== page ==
Director of Athletics Tommy Bell denied that account; he said one person had requested a refund for their ticket to the Family Weekend game.

“Since the game, I’d estimate I’ve received about 20 or so calls or emails related to the national anthem, but no requests to cancel tickets,” Bell said in an email, adding that the complaints he’d received about the protest were “extremely respectful.”

At morning workouts the next day, other members of the squad avoided them, the young women said. 

“You could feel the tension,” Tinker said.

The squad discussed the issue at a meeting during the next practice. The meeting lasted three hours, they said.

“At the end, we got through to a lot of people, which kind of made us feel good, like they understand us … but at the end, we kept repeating ourselves, and we weren’t giving them the answer that they wanted,” Hunt said.

“Which was to stand,” Brandy said.

Administrators respond

In a statement provided to The Southern, SIUC Chancellor Carlo Montemagno said the university supports students’ right to free speech.

“SIU Carbondale encourages all members of its community to respect the flag and our national anthem,” he said. “We also understand that these two important symbols stand for one of our most important Constitutional rights: freedom of speech. The university must ensure that all members of the community have the right to express their views safely and peacefully, whether or not others agree with those views or the means being used to express them.

“As an educational institution, we can help students find constructive ways to engage the campus in dialog about issues of importance. I have invited the cheerleaders to think about ways students can work with us to help build programming about racial inequalities that will contribute to awareness and understanding. I look forward to their input.”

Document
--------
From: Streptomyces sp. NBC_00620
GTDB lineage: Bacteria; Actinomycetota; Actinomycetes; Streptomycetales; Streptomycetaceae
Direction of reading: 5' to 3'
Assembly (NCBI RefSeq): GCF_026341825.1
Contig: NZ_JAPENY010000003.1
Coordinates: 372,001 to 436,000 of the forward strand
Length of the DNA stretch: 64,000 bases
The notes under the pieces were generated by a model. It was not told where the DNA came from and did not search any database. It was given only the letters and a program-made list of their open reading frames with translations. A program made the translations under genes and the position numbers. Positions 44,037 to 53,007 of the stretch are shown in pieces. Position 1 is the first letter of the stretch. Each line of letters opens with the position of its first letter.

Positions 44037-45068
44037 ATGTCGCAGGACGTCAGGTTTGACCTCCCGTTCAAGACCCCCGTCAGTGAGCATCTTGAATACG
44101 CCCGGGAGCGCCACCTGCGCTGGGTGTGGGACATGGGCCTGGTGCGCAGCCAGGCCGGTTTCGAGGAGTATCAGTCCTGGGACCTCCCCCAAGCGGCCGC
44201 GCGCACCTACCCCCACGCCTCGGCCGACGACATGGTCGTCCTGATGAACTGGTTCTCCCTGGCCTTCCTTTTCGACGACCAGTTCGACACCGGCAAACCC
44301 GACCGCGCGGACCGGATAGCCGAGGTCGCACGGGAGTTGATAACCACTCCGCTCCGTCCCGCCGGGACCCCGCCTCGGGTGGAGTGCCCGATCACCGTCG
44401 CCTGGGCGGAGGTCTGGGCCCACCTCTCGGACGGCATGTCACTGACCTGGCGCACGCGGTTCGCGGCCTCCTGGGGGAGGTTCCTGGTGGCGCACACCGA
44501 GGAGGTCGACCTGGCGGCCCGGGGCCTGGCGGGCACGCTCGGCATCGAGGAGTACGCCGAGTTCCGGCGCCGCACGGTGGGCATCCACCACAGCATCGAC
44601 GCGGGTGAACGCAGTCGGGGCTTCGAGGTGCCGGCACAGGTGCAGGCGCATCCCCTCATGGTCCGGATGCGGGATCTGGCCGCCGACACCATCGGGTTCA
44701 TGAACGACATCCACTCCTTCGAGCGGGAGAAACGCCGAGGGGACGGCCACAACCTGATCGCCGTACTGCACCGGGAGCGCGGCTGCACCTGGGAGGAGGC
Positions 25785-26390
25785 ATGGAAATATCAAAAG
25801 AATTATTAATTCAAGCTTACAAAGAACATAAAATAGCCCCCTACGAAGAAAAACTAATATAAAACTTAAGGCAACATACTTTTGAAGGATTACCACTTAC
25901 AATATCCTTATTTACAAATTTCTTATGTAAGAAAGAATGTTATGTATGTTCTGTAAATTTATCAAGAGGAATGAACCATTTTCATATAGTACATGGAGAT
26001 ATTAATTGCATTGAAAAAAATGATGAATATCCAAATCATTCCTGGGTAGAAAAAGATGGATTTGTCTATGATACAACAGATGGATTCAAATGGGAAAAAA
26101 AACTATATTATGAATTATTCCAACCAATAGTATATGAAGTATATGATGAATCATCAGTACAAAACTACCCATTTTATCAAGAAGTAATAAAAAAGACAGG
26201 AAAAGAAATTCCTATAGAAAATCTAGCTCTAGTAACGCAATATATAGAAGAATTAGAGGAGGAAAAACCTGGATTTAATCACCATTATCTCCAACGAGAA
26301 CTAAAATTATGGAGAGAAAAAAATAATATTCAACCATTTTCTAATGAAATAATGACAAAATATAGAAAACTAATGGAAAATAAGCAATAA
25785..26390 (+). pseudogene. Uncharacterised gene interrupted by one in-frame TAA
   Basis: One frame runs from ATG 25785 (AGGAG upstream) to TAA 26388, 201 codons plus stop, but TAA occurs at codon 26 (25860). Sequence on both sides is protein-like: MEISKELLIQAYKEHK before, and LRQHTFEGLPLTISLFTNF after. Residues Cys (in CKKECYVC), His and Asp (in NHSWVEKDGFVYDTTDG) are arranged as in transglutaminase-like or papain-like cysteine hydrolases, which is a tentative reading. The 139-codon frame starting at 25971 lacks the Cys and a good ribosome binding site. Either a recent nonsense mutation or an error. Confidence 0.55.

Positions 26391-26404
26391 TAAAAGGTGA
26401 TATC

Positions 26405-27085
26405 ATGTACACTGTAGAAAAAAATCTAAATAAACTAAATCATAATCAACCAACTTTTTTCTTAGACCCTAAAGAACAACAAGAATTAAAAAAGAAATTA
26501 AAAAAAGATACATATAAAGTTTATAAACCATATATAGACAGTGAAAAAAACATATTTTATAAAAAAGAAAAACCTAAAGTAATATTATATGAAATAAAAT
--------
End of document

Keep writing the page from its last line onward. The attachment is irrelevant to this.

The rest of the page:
Bell echoed the sentiment.

“We respect the flag and our national anthem and hope that all those who represent us do so, as well. We also respect our students’ right to free speech. Since the national discussion about the anthem protests began, we’ve engaged our coaches, student-athletes and administrative staff in on-going dialogue about how best to address this controversial topic. I’m extremely proud of our approach. While we have individuals who are sympathetic to one side or the other, I believe we are united in our respect for this country and the opportunities we’ve been afforded,” Bell said.

'We're treated as less-than'

Brandy said that since the publication of the Daily Egyptian article, she’s found herself having the same argument with people over and over again.

“They’re just like, ‘Your protest has nothing to do with the flag,’ but it has everything to do with the flag. The flag is a representation of America. It shows that we stand, we’re the land of equality and liberty — but we’re not free, we’re not equal. We’re treated as less than, still. It’s 2017, and for you to sing this National Anthem and to actually mean these words, we want it to be true,” Brandy said.

“We’ve gotten, ‘You guys aren’t being discriminated against. You guys are on the cheerleading team. You guys have all of this money. You have all of these opportunities.’ Or, ‘If you guys are protesting, why don’t you protest black-on-black crime back in Chicago?’” Hunt said.

“And we do,” Brandy responded. “Please note this now, we tell our community that we can’t matter until we treat each other as such. We still have this slave mentality, we still judge each other on our skin shades, like, ‘Oh, you’re light-skinned, you’re dark-skinned, so who’s better.’ We’re still fighting against each other, and we still tell the community we have to come together for people to see us as a united front. We tell our community that all the time. But the people saying this are the Caucasians — you’re not a part of our community, so you wouldn’t hear us saying this to our community. What you hear is what you need to fix.”

Moving forward

Brandy, Hunt and Tinker said they have no plans to discontinue their protest for the foreseeable future.

“People are making it seem like we’re acting out. We’re on our knees, we’re not saying anything, we’re just kneeling. It’s a peaceful protest,” Tinker said.

“We’re not going against any race. We’re not going against our country. We’re going against what has been happening to us,” Hunt said.

“We did not take a knee because we don’t support America. We took a knee because America does not support us,” Brandy said.

She added that she hopes that Saluki fans who have been posting negative comments make good on their promises to stop attending games — she said she'll feel safer that way. 

Asked if she was intimidated by the backlash, Brandy replied, “We’re aware. But they’re not going to scare us.”


On Twitter: @janis_eschSI